I came across an interesting opinion piece yesterday, about Meghan Fox's upcoming show. Travel Channel is, apparently, funding a show which she presents, produces, and co-creates. "Mysteries and Myths" will research some of the most tantalizing myths from human history. The press release for the show reads:

“Now she is embarking on an epic and personal journey across the globe, where archaeologists and experts will re-examine history, asking tough questions and challenging the conventional wisdom that has existed for centuries. The series will delve into some of the greatest mysteries of time, including whether Amazon women really existed or if the Trojan War was real.”

They’re fascinating subjects, buried by centuries of myth and storytelling. They’re also the focus of real research. Flinders University archaeologist Dr. Alice Gorman is not amused by the pitch.

"The irony is that these sorts of shows are peddling exactly the ‘conventional wisdom that has existed for centuries’ — and archaeologists and historians are the ones challenging it!” 

But it’s a challenge not unique to archaeologists. ANU Research School of Psychology’s Dr Eryn Newman points out scientists the world over are worried about similar attacks on expertise:

"Things that are very well understood are being upset by people who may not have all the background knowledge, or an agenda or spin, they want to get across."

As the op-ed states, Fox argues that a lack of qualification is an advantage. And a lifetime of experience and accumulated knowledge merely a burden: 

"I haven’t spent my entire life building a career in academia so I don’t have to worry about my reputation or being rebuked by my colleagues, which allows me to push back on the status quo. So much of our history needs to be re-examined. History only gives us a one-sided view of the truth. That’s something I know from personal experience. My own history has been rewritten by other people who had a vested interest in changing the narrative.

Ancient America’s archaeologist and anti-pseudoarchaeology campaigner Dr. David Anderson says:

"Fox is clearly engaging in an anti-academic or anti-authority stance in that her lack of training, lack of the bonds of the academy, is what makes her qualified for this position. There are plenty of people with whom that argument will resonate. We should never be so closed minded as to think that experts are infallible, but if we don’t even give the barest spread of trust to experts, we are literally doomed as a society."

Academics have been attempting to put Fox's words into context: Would you want an unqualified airline pilot? An unlicensed driver as your chauffeur? A dentist as a brain surgeon? Doing this leads to a spread of disinformation — especially where it concerns Fox's claim that academia isn't doing everything it can to reevaluate assumptions.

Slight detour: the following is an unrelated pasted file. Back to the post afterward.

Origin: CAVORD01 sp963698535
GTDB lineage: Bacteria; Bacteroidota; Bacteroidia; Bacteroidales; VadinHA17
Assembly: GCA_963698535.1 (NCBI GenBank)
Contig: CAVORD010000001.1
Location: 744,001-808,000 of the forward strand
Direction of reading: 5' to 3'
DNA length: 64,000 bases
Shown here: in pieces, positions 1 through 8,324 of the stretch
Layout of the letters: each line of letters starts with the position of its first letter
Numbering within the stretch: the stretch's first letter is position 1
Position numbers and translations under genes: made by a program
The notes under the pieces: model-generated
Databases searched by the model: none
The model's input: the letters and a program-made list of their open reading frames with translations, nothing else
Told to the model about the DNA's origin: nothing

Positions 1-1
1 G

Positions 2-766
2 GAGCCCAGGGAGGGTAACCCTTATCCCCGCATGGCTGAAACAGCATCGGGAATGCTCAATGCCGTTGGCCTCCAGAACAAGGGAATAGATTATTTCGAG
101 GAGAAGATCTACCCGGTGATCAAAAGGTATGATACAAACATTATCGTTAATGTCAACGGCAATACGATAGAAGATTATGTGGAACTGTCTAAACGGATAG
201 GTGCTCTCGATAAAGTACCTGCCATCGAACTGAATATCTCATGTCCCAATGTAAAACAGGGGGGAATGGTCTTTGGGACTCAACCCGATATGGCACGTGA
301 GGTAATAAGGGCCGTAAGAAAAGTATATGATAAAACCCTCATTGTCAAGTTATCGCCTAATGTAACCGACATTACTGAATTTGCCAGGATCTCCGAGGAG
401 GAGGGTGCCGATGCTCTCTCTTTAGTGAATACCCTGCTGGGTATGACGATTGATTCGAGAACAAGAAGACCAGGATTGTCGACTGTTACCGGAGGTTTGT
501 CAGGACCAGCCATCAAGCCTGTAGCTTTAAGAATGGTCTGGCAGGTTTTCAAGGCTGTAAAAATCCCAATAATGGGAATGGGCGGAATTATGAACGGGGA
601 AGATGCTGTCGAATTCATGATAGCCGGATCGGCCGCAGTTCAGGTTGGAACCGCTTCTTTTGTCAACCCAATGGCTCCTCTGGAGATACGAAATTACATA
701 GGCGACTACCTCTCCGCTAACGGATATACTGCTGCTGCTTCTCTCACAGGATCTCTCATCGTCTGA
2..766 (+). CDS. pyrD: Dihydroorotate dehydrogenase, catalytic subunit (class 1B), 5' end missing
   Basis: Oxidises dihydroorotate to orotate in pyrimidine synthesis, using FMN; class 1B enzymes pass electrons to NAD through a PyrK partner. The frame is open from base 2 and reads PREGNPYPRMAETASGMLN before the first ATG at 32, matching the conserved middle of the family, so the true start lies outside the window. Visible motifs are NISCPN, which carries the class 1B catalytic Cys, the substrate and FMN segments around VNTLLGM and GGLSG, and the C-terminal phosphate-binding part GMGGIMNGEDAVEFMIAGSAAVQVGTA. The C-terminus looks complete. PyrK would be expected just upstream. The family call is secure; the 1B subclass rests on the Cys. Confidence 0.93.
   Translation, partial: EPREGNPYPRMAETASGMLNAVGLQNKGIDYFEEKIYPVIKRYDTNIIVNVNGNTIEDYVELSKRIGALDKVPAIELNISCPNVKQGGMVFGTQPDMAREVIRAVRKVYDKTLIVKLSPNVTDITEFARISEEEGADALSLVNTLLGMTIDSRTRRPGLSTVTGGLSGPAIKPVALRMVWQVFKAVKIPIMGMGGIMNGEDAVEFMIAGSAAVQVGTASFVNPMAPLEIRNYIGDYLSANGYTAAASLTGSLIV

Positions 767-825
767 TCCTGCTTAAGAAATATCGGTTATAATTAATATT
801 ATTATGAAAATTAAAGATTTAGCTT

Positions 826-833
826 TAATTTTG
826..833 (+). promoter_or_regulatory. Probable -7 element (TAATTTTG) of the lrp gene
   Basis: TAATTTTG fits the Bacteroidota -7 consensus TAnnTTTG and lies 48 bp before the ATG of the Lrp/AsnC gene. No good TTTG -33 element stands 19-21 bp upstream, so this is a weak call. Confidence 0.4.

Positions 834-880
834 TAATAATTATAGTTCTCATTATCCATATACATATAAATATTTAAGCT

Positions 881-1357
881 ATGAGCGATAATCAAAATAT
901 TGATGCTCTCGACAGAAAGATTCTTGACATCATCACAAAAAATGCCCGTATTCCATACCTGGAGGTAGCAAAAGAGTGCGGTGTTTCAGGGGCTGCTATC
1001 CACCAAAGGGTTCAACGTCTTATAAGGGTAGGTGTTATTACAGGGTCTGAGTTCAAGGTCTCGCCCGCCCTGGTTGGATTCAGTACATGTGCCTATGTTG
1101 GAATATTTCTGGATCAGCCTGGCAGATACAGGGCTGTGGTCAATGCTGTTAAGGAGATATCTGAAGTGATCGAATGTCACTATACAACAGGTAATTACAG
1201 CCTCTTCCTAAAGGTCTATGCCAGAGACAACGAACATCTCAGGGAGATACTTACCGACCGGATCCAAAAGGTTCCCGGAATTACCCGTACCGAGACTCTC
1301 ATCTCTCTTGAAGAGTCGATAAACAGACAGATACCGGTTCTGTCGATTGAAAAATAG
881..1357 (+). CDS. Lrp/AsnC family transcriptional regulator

Dr. Anderson gives an example: For decades it was believed the Maya had a ballgame reserved for the elite as a form of political theatre, where they could prove their prowess to the masses. But a project Dr. Anderson was working with found 20 new ball courts at sites including the smallest of villages. Clearly, the mock-combat game had a much broader community role. “New data, new interpretation — it happens all the time,” he says.

Dr. Newmann agrees.

"We know from cognitive psychology research that people often take familiarity as a queue for truth. They’re more likely to believe a message that sounds familiar just because the message has been repeated over and over. But familiarity has no bearing on the truth."

Megan Fox isn’t the first famous face to embrace pseudo archaeology. In the 70s, it was Leonard Nimoy — of Star Trek Spock fame with his show "In Search Of." More recently, it’s been Robert Clotworthy’s "Ancient Aliens."

Dr. Gorman doesn't oppose these shows on principle; they have great uses.

"I was obsessed with Chariots of the Gods as a teenager. It probably was part of the impetus that led me to archaeology to begin with. The mysteries of the past — especially if aliens are involved — make the world seem so much more exciting than mundane everyday life. It’s enticing to think that you can understand this by yourself, that the secrets of the world can be coaxed out if you can just make the right connections. Later, you realize that the real thrill is in the science."

The devil is, as always, in the details. Dr. Anderson explains:

"Fox and those of her ilk think that archaeologists are narrow-minded because they will take one object out of its context and offer interpretations that make no sense if we simply return that object to its context. Ultimately, the substance of these shows comes down to the quality of the experts they interview, and how much attention producers pay to them."
ANU Research School of Psychology’s Dr Eryn Newman says that when it comes to communicating science, style can triumph over substance.

“When people are assessing the credibility of information, most of the time people are making a judgment based on how something feels. Our results showed that when (something as simple as) the sound quality was poor, the participants thought the researcher wasn’t as intelligent, they didn’t like them as much and found their research less important. To combat the ever-increasing popularity of fake news, alternate facts and pseudoscience, researchers must consider the delivery — and not just the content — of their message. Our results show that it’s not just about who you are and what you are saying, it’s about how your work is presented."

There is much more in the piece, and I'd like to direct you to it. How does this sound to you? Will you tune in for "Mysteries and Myths?" Why yes? Why no?